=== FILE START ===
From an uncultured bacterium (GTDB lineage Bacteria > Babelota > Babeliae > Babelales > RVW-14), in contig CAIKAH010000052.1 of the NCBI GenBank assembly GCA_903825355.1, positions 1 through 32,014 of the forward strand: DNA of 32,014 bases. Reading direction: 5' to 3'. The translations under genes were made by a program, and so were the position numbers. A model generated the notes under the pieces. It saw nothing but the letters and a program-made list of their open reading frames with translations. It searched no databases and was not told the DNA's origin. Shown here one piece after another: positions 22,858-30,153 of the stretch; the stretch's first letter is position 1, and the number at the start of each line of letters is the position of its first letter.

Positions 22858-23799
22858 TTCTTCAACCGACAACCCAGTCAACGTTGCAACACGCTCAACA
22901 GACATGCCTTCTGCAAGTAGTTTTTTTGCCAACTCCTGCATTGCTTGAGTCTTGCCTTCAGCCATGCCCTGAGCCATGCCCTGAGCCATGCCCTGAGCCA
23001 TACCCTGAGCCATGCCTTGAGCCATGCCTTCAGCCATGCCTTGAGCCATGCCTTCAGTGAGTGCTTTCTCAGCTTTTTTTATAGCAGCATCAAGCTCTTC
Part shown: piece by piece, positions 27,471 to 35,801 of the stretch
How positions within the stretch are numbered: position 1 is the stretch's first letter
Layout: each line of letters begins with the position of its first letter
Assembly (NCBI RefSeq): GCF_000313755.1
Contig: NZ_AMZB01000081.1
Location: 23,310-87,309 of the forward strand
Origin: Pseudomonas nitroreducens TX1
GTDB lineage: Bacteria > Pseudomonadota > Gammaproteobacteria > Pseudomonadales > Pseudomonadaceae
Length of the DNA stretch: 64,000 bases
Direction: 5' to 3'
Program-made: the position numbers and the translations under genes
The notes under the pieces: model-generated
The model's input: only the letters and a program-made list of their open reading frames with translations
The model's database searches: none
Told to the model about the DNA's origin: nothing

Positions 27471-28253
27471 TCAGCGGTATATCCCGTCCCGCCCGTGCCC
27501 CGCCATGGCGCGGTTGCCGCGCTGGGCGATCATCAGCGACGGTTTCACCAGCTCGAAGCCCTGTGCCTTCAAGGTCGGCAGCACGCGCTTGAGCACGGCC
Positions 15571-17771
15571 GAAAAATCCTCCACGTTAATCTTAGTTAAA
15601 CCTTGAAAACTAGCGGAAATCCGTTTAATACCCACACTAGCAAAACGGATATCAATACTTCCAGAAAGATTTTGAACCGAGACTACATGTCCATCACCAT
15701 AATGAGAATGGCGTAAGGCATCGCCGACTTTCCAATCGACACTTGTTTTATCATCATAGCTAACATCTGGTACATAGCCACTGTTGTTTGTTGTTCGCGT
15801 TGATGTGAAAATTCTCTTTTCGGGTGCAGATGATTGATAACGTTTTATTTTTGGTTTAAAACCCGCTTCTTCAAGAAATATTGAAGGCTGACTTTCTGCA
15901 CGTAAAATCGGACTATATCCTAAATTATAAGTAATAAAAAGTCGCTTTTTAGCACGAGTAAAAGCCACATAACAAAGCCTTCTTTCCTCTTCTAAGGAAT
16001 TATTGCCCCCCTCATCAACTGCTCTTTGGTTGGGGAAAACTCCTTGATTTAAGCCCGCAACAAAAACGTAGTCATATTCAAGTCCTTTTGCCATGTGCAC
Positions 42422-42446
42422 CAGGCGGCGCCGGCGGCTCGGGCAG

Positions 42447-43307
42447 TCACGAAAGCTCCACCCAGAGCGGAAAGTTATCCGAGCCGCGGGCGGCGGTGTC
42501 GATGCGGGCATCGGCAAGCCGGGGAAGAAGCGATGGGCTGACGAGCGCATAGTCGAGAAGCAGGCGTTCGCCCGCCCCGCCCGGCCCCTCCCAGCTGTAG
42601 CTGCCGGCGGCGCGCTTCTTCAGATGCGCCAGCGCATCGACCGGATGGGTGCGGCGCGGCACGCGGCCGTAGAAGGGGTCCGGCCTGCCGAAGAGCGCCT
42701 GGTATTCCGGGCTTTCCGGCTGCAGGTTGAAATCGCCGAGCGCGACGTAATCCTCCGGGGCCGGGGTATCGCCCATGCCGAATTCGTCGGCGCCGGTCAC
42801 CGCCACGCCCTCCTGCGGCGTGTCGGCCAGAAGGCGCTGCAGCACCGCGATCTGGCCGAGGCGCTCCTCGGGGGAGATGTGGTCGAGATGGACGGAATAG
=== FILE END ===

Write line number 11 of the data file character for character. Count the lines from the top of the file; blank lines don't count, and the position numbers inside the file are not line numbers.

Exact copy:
Location: 23,310-87,309 of the forward strand